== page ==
The recommended doses
For treating flu, take two doses daily. It is usually convenient to take one 75mg dose in the morning and one in the evening. It is important to complete the whole 5-day course, even if you start to feel better quickly.
For preventing flu or after being exposed to an infected person, take one dose daily for 10 days. It is best to take this in the mornings with breakfast.
Swallow the capsules whole with water. Do not break or chew the capsules.
Tamiflu can be taken with or without food, although taking it with food can reduce the chance of feeling or being sick (nausea or vomiting).
People who find it hard to take capsules can use a liquid medicine, Tamiflu oral suspension. If you need Tamiflu oral suspension, but it’s not available from your pharmacy, you can make a liquid form of Tamiflu from these capsules. See Making liquid Tamiflu at home on the Paitient Information Leaflet
Like all medicines, this medicine can cause side effects, although not everybody gets them. Many of the side effects listed below may also be caused by influenza.
The following serious side effects have been rarely reported since oseltamivir has been marketed:
Anaphylactic and anaphylactoid reactions: severe allergic reactions, with face and skin swelling, itchy rashes, low blood pressure and breathing difficulties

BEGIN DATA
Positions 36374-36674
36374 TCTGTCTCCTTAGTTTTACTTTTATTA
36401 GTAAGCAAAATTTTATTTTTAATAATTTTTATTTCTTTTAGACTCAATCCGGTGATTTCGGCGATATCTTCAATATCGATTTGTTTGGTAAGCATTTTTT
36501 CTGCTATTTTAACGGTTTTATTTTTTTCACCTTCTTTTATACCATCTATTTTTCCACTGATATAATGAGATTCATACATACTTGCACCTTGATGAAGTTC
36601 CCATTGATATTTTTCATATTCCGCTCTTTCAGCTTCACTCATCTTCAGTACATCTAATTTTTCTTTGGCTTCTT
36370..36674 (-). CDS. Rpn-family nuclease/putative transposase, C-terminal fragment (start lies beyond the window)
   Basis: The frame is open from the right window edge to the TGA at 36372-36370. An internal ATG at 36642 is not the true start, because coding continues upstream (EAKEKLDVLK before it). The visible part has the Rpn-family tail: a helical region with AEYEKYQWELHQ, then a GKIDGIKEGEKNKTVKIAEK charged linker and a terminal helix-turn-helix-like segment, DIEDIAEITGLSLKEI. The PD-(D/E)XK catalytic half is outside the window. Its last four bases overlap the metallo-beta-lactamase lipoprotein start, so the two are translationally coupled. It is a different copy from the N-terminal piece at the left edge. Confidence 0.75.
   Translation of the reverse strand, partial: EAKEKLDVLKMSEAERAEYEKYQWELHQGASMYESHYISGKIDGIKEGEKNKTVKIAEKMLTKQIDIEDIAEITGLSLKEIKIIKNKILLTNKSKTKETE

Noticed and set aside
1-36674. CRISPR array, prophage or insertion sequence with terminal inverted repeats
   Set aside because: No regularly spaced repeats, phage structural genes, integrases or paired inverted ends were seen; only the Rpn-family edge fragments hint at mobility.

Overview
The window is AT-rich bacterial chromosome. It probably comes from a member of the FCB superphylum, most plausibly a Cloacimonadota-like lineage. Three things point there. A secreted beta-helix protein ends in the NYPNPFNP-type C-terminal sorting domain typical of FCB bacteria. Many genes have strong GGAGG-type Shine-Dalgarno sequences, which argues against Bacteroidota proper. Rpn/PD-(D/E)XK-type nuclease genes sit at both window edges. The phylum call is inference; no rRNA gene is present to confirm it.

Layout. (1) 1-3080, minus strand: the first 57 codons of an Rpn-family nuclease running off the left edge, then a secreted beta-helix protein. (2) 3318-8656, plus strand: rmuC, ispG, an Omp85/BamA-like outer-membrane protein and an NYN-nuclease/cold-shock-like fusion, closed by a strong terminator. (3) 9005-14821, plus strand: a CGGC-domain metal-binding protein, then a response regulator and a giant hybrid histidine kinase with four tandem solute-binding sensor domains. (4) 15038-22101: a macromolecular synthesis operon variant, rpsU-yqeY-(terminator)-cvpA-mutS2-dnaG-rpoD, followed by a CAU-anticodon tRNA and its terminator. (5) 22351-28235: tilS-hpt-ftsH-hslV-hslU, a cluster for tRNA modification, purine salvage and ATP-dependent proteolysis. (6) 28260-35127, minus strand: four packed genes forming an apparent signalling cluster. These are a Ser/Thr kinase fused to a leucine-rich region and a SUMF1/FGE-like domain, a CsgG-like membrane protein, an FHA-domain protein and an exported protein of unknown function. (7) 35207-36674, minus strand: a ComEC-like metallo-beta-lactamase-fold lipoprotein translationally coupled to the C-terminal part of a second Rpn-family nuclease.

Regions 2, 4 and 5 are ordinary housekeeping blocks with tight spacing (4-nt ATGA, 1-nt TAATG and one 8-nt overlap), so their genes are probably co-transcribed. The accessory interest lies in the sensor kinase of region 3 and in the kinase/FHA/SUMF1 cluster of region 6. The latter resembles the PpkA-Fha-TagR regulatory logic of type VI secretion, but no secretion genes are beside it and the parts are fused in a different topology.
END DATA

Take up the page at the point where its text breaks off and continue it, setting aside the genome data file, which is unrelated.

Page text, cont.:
Hepatic disorders (fulminant hepatitis, hepatic function disorder and jaundice): yellowing of the skin and white of the eyes, change in stool color, changes in behaviour
Angioneurotic oedema: sudden onset of severe swelling of the skin mainly around the head and neck area, including eyes and tongue, with difficulties breathing
Stevens-Johnson syndrome and toxic epidermal necrolysis: complicated, possibly life-threatening allergic reaction, severe inflammation of the outer and possibly inner skin, initially with fever, sore throat, and fatigue, skin rashes, leading to blisters, peeling, shedding of larger areas of skin, possible breathing difficulties and low blood pressure
Gastrointestinal bleeding: prolonged bleeding from the large bowel or spitting up blood
Neuropsychiatric disorders, as described below.
If you notice any of these symptoms, get medical help immediately.
The most frequently (very common and common) reported side effects of Tamiflu are feeling or being sick (nausea, vomiting), stomach ache, stomach upset, headache and pain. These side effects mostly occur after the first dose of the medicine and will usually stop as treatment continues. The frequency of these effects is reduced if the medicinal product is taken with food.
For a full list of side effects see the maunfacturers patient information leaflet.
Further information can be found on the manufacturers
Paitient Information Leaflet and printed if required.